You've skated so many programs during your career, do you have a favorite one?
Of course my favorite program is “The Matrix”! It was not the best one, just my favorite. When I hear the music I become completely different! Every time, every practice, every competition I feel so confident, so great with this music and this program! That’s why “The Matrix” is my favorite. I also like "James Bond," "Rise," and "Time". There are a lot of programs that I like.
Do you have any programs with a story behind it? Your own story, I mean?
Yes, it’s my previous short program, “Justice”. The beginning is a little bit dark, and the end of the program is very energetic and joyful, very cool. It's like a story about my two last seasons, which were very difficult due to the journalists, and with people who said bad things about me. The beginning was about this. The end is like – I don’t care about you, I do my job. Even if you think I’m dead, I’m still here, still remaining in the ranks. This was the story told by my “Justice” program, my private story that I never said to journalists before.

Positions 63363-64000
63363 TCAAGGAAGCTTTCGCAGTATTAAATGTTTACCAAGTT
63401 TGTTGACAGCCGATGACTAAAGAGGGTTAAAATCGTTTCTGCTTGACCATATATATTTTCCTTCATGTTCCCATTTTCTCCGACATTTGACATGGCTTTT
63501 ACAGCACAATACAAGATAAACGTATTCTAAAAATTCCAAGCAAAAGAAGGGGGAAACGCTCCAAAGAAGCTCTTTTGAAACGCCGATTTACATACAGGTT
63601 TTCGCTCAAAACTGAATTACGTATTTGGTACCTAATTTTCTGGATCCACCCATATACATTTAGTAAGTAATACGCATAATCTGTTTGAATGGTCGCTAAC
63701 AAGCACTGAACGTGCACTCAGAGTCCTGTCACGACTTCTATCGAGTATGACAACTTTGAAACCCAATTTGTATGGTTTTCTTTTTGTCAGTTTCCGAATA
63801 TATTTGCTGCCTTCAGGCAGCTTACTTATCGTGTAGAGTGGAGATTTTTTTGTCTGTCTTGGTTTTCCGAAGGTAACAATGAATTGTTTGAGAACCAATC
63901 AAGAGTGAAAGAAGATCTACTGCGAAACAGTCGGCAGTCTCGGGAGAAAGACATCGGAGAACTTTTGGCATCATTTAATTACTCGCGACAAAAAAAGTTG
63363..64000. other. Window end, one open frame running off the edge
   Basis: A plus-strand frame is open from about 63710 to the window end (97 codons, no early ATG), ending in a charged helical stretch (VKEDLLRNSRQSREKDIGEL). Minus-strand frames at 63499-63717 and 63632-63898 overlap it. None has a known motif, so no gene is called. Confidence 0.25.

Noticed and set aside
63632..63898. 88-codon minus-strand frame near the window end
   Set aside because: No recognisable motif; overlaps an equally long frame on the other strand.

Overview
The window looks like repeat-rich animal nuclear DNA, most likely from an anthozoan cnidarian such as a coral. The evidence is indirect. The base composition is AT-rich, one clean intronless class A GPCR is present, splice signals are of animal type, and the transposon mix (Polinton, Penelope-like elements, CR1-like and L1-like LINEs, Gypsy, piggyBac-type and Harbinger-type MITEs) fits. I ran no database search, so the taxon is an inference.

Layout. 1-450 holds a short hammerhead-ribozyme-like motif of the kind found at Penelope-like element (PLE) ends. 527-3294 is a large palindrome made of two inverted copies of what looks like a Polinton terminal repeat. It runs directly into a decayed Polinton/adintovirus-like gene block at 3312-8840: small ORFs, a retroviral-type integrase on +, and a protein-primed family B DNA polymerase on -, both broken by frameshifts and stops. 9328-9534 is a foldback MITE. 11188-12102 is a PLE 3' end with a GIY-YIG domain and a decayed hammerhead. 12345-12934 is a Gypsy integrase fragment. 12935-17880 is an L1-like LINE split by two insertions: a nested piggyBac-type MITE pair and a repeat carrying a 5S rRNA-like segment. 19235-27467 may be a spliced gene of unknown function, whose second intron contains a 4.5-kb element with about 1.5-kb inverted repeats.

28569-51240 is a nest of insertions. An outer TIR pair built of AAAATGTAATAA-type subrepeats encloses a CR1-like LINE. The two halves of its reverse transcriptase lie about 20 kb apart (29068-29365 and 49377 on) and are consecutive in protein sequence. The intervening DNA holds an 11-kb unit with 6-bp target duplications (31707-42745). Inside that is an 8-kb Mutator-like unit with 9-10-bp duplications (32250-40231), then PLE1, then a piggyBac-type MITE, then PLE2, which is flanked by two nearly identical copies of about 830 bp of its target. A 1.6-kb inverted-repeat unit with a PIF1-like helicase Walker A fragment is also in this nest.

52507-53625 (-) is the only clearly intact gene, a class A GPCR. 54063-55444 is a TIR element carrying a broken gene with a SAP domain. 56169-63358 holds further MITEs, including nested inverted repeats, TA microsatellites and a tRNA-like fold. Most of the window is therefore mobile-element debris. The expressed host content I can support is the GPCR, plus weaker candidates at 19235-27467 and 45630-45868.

Do you have some rules, some principles that you will or won't ever do in your programs?